Will setting the eggs automatically increase humidity?

Discussion in 'Incubating & Hatching Eggs' started by CALI CHICK, Jan 20, 2012.

  1. CALI CHICK

    CALI CHICK Chillin' With My Peeps

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    I am testing an old round 845 incubator before ordering the eggs. So far, the temperature is proving very steady at 100*. [​IMG]

    I'm having more trouble with the humidity. I'M SHOOTING FOR 35-40% humidity for day 1-18. I have the little pan with about 1/4 " of water and two little sponges in the pan. I covered 4 of the 5 vent holes with tape because the humidity was staying in the 20% range. For an hour the humidity has hovered around 33%. I would be OK with that as I can add more water and bigger sponges. [​IMG] (This is my first time incubating, so I might be wrong here?)

    My question is: When you add eggs to the incubator, will the humidity level go up???? (after all, there is mostly water inside the egg to begin with and that needs to evaporate somewhere).

    I'm wondering what to do then, if the humidity goes significantly higher, do you take all the eggs out, take the screen out and dump out some water, etc?
     
  2. matlock585

    matlock585 Chillin' With My Peeps

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    I'm incubating in a home made right now. I like to use no water till lockdown, I have had the best results that way. On my test runs with nothing in it the humidity was 16%. Since I've had the eggs in it's been around 30%. So In my case the eggs added approx. 15%. that's for 41 eggs.
     
  3. justafeedboy

    justafeedboy Out Of The Brooder

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    I just set a dozen eggs as test egg before i put the real deal in on Sunday. Initially my humidity was 20 % with out the eggs when I added the eggs It went up for about 12 hours to 25 % then went back down. In my incubator both morning and night I have had to add 6 Tables spoons of water to hit the 40-45% relative humidity. I put a practice batch of cheap grocery store eggs in just to test this. I think every ones house is different, and also where you are located at will influence it. My incubator is in the basement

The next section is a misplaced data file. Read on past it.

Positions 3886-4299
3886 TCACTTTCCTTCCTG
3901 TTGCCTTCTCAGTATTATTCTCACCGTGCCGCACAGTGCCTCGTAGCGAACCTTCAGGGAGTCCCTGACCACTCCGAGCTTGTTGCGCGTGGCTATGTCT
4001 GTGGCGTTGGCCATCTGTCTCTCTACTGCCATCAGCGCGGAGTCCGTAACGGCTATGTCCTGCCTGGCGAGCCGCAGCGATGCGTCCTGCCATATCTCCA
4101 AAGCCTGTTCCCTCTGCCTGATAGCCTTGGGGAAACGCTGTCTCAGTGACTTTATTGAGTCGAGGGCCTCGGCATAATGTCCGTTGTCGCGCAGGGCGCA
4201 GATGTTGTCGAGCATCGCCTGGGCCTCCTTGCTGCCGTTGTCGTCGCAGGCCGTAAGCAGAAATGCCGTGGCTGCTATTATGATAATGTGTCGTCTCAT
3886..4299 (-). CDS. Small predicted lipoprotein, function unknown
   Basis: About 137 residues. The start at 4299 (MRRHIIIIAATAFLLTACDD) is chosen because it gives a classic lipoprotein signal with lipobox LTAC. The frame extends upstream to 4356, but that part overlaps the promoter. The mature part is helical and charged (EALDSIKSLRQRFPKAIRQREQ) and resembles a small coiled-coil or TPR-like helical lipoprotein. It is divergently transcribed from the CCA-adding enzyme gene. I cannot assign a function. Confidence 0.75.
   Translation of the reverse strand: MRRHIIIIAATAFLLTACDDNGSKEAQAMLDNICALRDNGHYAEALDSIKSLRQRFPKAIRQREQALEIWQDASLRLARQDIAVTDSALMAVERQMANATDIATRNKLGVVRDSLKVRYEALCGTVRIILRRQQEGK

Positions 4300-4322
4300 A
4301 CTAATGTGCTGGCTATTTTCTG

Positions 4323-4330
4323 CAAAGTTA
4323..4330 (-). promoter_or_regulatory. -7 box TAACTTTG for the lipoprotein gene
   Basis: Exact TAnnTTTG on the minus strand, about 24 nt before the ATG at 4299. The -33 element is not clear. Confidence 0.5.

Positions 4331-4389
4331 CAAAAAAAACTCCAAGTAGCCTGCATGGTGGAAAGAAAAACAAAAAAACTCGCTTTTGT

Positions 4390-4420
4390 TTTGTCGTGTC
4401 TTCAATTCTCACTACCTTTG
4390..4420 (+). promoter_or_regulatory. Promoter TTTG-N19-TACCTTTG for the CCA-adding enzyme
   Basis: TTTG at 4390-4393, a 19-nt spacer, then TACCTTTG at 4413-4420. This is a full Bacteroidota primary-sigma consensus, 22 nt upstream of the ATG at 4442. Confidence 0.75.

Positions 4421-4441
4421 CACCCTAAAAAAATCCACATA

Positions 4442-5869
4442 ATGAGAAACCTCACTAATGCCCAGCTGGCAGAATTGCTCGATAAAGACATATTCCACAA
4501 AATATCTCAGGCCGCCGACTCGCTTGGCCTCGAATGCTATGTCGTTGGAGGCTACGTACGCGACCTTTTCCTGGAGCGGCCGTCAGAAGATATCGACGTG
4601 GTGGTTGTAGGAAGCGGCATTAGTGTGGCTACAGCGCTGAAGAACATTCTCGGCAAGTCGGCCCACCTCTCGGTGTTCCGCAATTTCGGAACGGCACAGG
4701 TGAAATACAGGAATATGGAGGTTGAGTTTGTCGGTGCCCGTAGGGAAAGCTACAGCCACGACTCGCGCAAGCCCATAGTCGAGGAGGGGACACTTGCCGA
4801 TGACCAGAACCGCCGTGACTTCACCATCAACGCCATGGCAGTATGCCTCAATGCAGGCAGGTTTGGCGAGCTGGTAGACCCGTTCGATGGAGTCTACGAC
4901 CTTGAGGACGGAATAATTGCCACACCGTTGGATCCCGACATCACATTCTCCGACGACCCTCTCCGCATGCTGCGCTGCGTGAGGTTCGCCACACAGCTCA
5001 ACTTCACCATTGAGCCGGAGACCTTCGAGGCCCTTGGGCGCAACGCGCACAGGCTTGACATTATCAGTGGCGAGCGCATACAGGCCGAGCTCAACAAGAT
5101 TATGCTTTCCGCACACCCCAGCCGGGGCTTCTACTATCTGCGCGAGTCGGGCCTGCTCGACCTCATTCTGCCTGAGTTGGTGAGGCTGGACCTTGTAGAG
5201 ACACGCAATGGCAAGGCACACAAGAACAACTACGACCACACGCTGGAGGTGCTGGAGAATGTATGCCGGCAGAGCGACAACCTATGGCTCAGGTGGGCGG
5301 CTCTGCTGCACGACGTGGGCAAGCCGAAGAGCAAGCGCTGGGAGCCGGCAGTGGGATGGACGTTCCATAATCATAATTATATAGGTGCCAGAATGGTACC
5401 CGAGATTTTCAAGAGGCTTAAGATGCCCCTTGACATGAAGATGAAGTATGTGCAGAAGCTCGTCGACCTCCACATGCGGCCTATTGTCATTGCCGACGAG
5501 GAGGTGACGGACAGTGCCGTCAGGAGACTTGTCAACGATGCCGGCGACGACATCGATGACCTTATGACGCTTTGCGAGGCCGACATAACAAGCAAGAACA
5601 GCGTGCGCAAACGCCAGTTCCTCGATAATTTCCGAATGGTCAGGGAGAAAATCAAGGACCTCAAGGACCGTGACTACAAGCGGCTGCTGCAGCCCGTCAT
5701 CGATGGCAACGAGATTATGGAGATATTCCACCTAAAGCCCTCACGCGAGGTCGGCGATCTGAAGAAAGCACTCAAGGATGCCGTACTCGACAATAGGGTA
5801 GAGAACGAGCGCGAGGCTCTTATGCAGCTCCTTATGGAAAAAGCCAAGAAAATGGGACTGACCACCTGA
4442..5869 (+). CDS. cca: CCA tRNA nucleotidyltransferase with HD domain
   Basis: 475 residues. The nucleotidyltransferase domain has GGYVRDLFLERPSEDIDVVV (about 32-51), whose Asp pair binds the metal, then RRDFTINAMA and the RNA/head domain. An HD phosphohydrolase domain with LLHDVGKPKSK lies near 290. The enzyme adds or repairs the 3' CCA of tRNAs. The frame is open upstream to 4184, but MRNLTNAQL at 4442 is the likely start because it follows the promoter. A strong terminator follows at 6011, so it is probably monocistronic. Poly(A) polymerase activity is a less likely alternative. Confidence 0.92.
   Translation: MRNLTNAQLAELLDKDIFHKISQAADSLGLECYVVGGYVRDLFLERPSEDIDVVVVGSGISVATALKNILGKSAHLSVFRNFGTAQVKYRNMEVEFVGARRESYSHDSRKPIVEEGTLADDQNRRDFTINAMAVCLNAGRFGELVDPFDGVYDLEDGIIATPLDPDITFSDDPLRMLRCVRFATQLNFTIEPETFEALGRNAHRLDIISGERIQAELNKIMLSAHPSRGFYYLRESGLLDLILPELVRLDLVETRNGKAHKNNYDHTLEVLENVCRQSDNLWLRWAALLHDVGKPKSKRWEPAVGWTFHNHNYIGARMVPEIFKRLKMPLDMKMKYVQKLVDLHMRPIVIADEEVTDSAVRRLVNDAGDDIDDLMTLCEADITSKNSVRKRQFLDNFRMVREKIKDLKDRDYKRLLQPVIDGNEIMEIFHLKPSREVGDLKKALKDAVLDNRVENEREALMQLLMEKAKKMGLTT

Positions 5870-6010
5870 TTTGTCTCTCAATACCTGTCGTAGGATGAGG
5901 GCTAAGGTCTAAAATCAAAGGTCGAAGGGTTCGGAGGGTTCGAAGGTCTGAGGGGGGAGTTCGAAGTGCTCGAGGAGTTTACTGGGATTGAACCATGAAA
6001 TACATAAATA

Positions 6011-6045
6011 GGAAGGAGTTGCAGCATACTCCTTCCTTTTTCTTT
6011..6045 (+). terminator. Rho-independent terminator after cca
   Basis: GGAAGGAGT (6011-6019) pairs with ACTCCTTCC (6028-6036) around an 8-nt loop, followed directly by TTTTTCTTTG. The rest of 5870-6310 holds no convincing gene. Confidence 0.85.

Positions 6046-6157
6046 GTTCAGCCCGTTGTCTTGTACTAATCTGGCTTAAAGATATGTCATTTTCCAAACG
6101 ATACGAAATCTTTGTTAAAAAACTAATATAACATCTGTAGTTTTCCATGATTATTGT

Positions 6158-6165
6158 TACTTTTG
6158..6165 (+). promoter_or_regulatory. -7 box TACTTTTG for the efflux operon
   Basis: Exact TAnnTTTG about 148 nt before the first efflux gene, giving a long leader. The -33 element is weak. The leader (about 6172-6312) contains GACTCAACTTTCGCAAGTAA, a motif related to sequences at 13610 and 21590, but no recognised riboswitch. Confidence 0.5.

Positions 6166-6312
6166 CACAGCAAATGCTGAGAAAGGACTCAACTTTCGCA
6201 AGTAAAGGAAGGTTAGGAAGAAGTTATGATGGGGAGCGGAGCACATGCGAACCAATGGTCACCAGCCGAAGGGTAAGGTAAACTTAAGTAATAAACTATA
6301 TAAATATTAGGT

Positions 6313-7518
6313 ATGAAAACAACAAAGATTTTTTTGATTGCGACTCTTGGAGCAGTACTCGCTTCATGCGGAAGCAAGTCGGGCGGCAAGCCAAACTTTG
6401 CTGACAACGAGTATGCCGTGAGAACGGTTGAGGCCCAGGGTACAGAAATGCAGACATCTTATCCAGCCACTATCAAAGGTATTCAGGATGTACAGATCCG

4. Arielle

    Arielle Chicken Obsessed

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    The ultimate goal is to loose water from the eggs. About 13 % wt loss. I noticed in my incubator that humidity was influenced by a number of factors: weather, room humidity, wells, number of eggs in the incubator, fan or no fan, number of holes open or closed. Some of these factors you can adjust to compensate for the other factors.

    You might consider filling the wells after adding the eggs. Some people do the dry method and add water as needed to the wells. THe more wells with water, the more humidity. ( This thinking is based on my LG with 3 wells).

    Good luck-- I remember my first time!
     
  5. CALI CHICK

    CALI CHICK Chillin' With My Peeps

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    Wow -those responses are encouraging. So, putting eggs into the incubator WILL increase humidity? Without adding any water on yesterday's "test-run", the humidity dropped to 16% (which is the lowest my sensor will register). So, am I understanding correctly...Don't add any water first?...(ADDING water as needed will be easier than REMOVING water if the humidity skyrockets?) Or, should I try to stabilize it around 25% to shoot for 35-40% once the eggs are inside?

    This is an old, round galvanized incubator that I'm borrowing. There are no special water reservors-just a little metal pan underneath a screen. So far, I'm very pleased that I can get such a constant temperature. That was my greatest fear - that I would unintentionally cook the eggs.